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The letter g.
Used to command an animal pulling a load to turn to the right.
intr.v. geed, gee·ing, gees
To turn to the right.
gee 3also jee (jē)
Used as a mild expletive or exclamation, as of surprise, enthusiasm, or sympathy.
[Alteration of Jesus.]
A thousand dollars.
A unit of acceleration equal to 9.80665 meters (32.174 feet) per second per second, approximating the acceleration of gravity at the earth's surface.
[Pronunciation spelling of the letter g, abbreviation of acceleration of gravity.]
American Heritage® Dictionary of the English Language, Fifth Edition. Copyright © 2016 by Houghton Mifflin Harcourt Publishing Company. Published by Houghton Mifflin Harcourt Publishing Company. All rights reserved.
(Horse Training, Riding & Manège) Also: gee up! an exclamation, as to a horse or draught animal, to encourage it to turn to the right, go on, or go faster
vb, gees, geeing or geed
1. (Horse Training, Riding & Manège) (usually foll by up) to move (an animal, esp a horse) ahead; urge on
2. (foll by up) to encourage (someone) to greater effort or activity
[C17: origin uncertain]
informal US and Canadian a mild exclamation of surprise, admiration, etc. Also: gee whizz
[C20: euphemism for Jesus]
(Biography) Maurice. born 1931, New Zealand writer, noted for his trilogy of novels Plumb (1978), Meg (1981), and Sole Survivior (1983)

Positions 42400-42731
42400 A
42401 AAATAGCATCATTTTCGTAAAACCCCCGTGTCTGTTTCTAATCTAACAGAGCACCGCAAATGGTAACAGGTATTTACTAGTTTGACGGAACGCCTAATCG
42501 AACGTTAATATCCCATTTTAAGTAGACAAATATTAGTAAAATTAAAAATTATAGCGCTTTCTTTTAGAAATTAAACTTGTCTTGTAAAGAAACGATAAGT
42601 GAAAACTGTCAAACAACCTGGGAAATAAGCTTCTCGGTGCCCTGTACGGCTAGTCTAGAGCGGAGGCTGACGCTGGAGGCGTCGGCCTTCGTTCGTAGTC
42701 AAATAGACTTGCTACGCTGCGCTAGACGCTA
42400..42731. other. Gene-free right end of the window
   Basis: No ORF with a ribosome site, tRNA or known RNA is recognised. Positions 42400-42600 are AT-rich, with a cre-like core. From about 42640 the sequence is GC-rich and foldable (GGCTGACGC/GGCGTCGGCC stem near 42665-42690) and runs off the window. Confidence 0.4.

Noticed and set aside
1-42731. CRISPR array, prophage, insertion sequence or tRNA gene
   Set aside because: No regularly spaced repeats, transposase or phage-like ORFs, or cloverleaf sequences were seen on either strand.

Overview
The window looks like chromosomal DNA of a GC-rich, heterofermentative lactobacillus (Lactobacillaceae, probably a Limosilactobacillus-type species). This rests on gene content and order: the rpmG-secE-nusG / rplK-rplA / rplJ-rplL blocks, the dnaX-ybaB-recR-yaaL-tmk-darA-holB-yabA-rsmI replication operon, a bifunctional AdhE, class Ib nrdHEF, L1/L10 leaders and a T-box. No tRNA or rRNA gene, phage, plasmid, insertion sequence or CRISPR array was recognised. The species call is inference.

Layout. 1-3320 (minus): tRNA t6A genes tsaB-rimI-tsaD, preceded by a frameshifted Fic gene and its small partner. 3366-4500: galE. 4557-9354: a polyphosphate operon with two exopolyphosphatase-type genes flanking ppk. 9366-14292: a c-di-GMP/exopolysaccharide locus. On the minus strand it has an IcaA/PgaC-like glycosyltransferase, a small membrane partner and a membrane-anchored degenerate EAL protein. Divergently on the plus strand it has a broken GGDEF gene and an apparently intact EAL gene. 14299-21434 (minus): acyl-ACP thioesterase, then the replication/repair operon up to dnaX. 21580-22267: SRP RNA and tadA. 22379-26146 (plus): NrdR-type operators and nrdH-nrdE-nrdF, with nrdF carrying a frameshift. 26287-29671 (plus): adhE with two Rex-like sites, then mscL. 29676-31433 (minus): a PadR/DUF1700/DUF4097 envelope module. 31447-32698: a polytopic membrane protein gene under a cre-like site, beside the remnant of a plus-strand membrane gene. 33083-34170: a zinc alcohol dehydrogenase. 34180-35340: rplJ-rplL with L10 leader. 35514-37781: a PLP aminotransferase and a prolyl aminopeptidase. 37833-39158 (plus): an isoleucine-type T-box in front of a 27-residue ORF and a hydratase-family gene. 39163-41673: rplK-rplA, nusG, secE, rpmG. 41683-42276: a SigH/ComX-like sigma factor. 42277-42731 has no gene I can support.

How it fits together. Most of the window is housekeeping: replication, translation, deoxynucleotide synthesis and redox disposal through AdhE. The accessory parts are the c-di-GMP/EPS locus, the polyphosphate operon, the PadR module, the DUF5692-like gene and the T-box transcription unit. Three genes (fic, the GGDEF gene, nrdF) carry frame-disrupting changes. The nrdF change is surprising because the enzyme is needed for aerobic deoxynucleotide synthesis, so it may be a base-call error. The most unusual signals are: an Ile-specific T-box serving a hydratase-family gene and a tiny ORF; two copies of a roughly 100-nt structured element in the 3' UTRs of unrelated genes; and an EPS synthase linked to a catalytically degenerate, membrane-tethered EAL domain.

Collins English Dictionary – Complete and Unabridged, 12th Edition 2014 © HarperCollins Publishers 1991, 1994, 1998, 2000, 2003, 2006, 2007, 2009, 2011, 2014
interj., v. geed, gee•ing. interj.
1. (used as a command to a horse or other draft animal to turn to the right or, esp. in the phrase gee up, to go faster.)v.t., v.i.
2. to turn or make a turn to the right.Compare haw 2.
[1620–30; orig. uncertain]
(used to express surprise, disappointment, enthusiasm, or simple emphasis.)
[1890–95, Amer.; euphemism for Jesus]
1. the letter G.
2. Slang. one thousand dollars.
[1925–30; sp. of German, abbr. for grand (a thousand dollars)]
Random House Kernerman Webster's College Dictionary, © 2010 K Dictionaries Ltd. Copyright 2005, 1997, 1991 by Random House, Inc. All rights reserved.
Past participle: geed
Collins English Verb Tables © HarperCollins Publishers 2011
A verbal command sometimes used instead of reins to direct a horse to turn to the right.
1001 Words and Phrases You Never Knew You Didn’t Know by W.R. Runyan Copyright © 2011 by W.R. Runyan
Switch to new thesaurus
|Noun||1.||gee - a unit of force equal to the force exerted by gravity; used to indicate the force to which a body is subjected when it is accelerated|
force unit - a unit of measurement of physical force
|Verb||1.||gee - turn to the right side; "the horse geed"|
turn - change orientation or direction, also in the abstract sense; "Turn towards me"; "The mugger turned and fled before I could see his face"; "She turned from herself and learned to listen to others' needs"
|2.||gee - give a command to a horse to turn to the right side|
Based on WordNet 3.0, Farlex clipart collection. © 2003-2012 Princeton University, Farlex Inc.
Collins Spanish Dictionary - Complete and Unabridged 8th Edition 2005 © William Collins Sons & Co. Ltd. 1971, 1988 © HarperCollins Publishers 1992, 1993, 1996, 1997, 2000, 2003, 2005
gee[ˈdʒiː] excl (US) → ça alors
Collins English/French Electronic Resource. © HarperCollins Publishers 2005
Collins German Dictionary – Complete and Unabridged 7th Edition 2005. © William Collins Sons & Co. Ltd. 1980 © HarperCollins Publishers 1991, 1997, 1999, 2004, 2005, 2007
gee[dʒiː] excl (Am) → cribbio
Collins Italian Dictionary 1st Edition © HarperCollins Publishers 1995